Planet Ark’s National Recycling Week celebrates 25 years this week with activities to raise awareness of the importance of recycling and reuse, and a strong 'buy recycled' push from government.
Since the campaign was founded in 1996, the recycling rate in Australia has gone from seven per cent and just 1.5 million tonnes recycled, to over 60 per cent and 43 million tonnes.
Translated, Australians have increased annual recycling volumes from 80kg to 1700kg per person.
From 8-14 November, residents are being asked to celebrate recycling in a meaningful way – whether by hosting or joining a recycling event, brushing up on recycling knowledge, or discovering new ways to cut down on waste and improve recycling/reuse.
This year, National Recycling Week is evolving by bringing reuse into focus, with repairing, repurposing and reusing items being put higher in the waste hierarchy of importance when it comes to transitioning into a circular economy.
The campaign will seek to positively highlight the advancements made over those 25 years, and raise awareness of the continued importance of recycling and reuse amongst the Australian public through several initiatives.
“Our research shows Australians overwhelmingly agree that recycling is the right thing to do and is good for the environment, and we hope to see these attitudes translate into positive action,” said Rebecca Gilling, co-CEO of Planet Ark.
“The advancements Australia has made in recycling since 1996 are something we should all celebrate as a strong recycling industry is highly valuable for both our environment and our economy.
“Now is the time to celebrate recycling and its benefits, while recognising how we can further improve on our own knowledge and behaviours.”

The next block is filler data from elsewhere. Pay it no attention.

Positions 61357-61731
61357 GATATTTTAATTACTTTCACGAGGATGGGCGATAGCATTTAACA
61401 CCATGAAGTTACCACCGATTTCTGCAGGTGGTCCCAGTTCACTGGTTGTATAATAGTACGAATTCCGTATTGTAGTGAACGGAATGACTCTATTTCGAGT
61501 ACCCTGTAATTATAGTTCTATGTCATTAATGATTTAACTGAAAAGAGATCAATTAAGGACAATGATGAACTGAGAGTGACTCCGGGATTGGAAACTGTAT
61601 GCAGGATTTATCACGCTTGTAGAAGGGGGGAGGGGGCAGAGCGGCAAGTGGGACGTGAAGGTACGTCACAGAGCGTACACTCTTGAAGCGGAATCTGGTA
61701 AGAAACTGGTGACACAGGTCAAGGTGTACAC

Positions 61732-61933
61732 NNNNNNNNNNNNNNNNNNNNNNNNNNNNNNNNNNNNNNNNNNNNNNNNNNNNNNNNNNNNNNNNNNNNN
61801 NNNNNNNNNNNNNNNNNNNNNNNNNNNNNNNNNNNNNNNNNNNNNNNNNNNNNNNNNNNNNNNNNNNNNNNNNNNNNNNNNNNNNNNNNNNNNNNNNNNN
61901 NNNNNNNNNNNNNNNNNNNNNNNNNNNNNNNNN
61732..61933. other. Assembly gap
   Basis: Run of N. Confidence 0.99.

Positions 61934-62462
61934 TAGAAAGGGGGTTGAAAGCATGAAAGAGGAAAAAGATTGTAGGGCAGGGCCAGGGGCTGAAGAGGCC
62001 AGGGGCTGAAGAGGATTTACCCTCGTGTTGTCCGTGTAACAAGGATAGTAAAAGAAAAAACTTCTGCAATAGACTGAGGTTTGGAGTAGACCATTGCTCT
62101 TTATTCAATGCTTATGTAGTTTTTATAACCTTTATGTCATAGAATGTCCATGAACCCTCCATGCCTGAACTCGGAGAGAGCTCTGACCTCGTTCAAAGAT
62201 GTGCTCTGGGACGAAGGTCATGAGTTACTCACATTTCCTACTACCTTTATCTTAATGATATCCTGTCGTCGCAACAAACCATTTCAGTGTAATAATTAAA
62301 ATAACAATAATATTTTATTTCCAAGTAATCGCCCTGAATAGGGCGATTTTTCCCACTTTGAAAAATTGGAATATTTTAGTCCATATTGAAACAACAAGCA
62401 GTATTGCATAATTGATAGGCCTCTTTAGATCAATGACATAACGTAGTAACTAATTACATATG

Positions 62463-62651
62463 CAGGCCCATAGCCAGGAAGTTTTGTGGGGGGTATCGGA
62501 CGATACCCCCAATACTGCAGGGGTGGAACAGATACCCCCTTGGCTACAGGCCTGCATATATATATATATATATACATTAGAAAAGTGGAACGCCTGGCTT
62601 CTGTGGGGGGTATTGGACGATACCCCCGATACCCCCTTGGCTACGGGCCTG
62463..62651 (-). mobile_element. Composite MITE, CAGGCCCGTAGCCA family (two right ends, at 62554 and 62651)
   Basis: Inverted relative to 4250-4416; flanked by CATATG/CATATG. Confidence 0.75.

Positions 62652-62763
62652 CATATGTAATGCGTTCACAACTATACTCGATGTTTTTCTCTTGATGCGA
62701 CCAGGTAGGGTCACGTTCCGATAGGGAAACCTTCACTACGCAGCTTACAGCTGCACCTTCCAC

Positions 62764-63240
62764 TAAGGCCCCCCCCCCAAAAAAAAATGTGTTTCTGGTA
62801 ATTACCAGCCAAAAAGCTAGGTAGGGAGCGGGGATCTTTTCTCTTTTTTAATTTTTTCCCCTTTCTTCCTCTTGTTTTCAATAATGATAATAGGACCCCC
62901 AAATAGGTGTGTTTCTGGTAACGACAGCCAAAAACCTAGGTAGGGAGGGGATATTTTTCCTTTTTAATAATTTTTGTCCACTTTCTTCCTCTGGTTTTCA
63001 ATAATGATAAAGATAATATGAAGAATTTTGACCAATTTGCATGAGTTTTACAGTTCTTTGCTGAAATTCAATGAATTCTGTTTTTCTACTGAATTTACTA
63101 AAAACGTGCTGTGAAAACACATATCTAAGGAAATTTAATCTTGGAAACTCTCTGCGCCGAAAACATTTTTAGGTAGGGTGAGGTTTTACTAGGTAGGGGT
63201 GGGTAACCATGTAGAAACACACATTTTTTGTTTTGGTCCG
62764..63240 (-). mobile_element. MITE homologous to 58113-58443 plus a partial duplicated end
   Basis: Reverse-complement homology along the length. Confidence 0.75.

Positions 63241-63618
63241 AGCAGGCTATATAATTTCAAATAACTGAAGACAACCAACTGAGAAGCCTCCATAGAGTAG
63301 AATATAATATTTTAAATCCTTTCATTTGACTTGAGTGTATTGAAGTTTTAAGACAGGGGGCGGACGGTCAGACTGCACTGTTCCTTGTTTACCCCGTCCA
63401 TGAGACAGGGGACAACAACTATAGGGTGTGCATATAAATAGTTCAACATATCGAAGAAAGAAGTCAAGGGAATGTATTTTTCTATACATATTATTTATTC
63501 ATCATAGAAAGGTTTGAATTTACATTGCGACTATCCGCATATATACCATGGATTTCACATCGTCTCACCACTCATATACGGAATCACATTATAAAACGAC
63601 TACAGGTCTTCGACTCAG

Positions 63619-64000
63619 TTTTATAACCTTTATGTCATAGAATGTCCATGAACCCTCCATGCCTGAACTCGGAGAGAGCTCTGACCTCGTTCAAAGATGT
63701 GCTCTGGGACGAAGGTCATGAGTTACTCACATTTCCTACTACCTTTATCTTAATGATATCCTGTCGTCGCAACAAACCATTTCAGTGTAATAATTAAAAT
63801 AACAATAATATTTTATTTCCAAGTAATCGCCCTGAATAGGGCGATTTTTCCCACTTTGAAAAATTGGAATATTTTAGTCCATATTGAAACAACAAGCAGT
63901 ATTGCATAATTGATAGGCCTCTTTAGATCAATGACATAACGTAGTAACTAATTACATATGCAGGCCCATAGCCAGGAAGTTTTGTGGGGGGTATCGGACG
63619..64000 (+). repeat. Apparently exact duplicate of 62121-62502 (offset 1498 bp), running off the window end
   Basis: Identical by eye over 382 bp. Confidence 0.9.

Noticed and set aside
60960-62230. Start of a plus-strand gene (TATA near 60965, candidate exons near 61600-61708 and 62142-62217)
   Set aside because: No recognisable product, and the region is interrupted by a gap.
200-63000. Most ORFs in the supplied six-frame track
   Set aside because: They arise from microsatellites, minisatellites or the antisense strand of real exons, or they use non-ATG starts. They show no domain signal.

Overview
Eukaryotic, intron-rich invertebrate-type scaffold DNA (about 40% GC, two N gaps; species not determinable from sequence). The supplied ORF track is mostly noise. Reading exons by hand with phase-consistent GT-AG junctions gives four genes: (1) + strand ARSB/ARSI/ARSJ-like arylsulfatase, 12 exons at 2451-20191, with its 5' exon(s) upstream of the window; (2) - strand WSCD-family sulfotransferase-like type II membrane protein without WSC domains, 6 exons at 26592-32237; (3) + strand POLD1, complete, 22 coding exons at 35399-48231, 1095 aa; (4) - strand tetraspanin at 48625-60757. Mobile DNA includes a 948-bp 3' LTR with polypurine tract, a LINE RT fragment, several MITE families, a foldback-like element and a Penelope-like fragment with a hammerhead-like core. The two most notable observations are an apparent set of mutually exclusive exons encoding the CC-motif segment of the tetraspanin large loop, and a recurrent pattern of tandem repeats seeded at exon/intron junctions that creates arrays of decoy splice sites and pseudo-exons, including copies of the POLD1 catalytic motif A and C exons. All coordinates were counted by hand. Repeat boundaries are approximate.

As well as the planned events for the week, Planet Ark also has a new Resource Hub with lots of tools and tips for community groups to get involved, and other fun and educational activities and online events available.
Research from Planet Ark this year found Australians are becoming more educated about items that cause recycling contamination issues, including soft plastics, bagged recyclables and clothing.
Planet Ark stats shows that nearly 1.5 million more Australians know to keep soft plastics out of recycling bins in 2021 compared to 2019, while just under a million more Australians know bagged recyclables clothing do not get recycled through kerbside services.
Govt pushes 'buy recycled'
And as new figures show that business investment in recycling is also breaking all expectation, Australians have been urged to “buy recycled” by the Australian government.
Minister for the Environment Sussan Ley said the government’s planned $600 million Recycling Modernisation Fund (RMF) is now on track to exceed $800 million due to the increased business investment, and that it is time for consumers and industry to help close the loop by looking for goods that contain recycled content.
“Times are changing and looking for recycled content in the products and packaging we buy will soon be as routine as our use of the recycling bin today,” Ley said.
“We are seeing recycled materials turned into mayonnaise jars, coffee capsules, credit cards and drink bottles, roads made out of recycled tyres, and recycling bins made out of recycled material.”
Assistant minister for Waste Reduction Trevor Evans said not only are we seeing investment in new plants, we are seeing a step up to new technologies that will create a wider range of recycling options for new products.
“That means the waste previously exported or sent to landfill can be used across a wider range of products and packaging,” Evans continued.
“Already, companies are making decisions that give consumers the opportunity to choose sustainable options, and National Recycling Week is a good opportunity to recognise those efforts.”
National Recycling Week is made possible by major sponsor Gumtree Australia, associate sponsor Coca-Cola Australia, and supporting sponsors Tetra Pak, MobileMuster, Australasian Recycling Label, and Cartridges 4 Planet Ark.
To learn more or to get involved, visit the National Recycling Week website.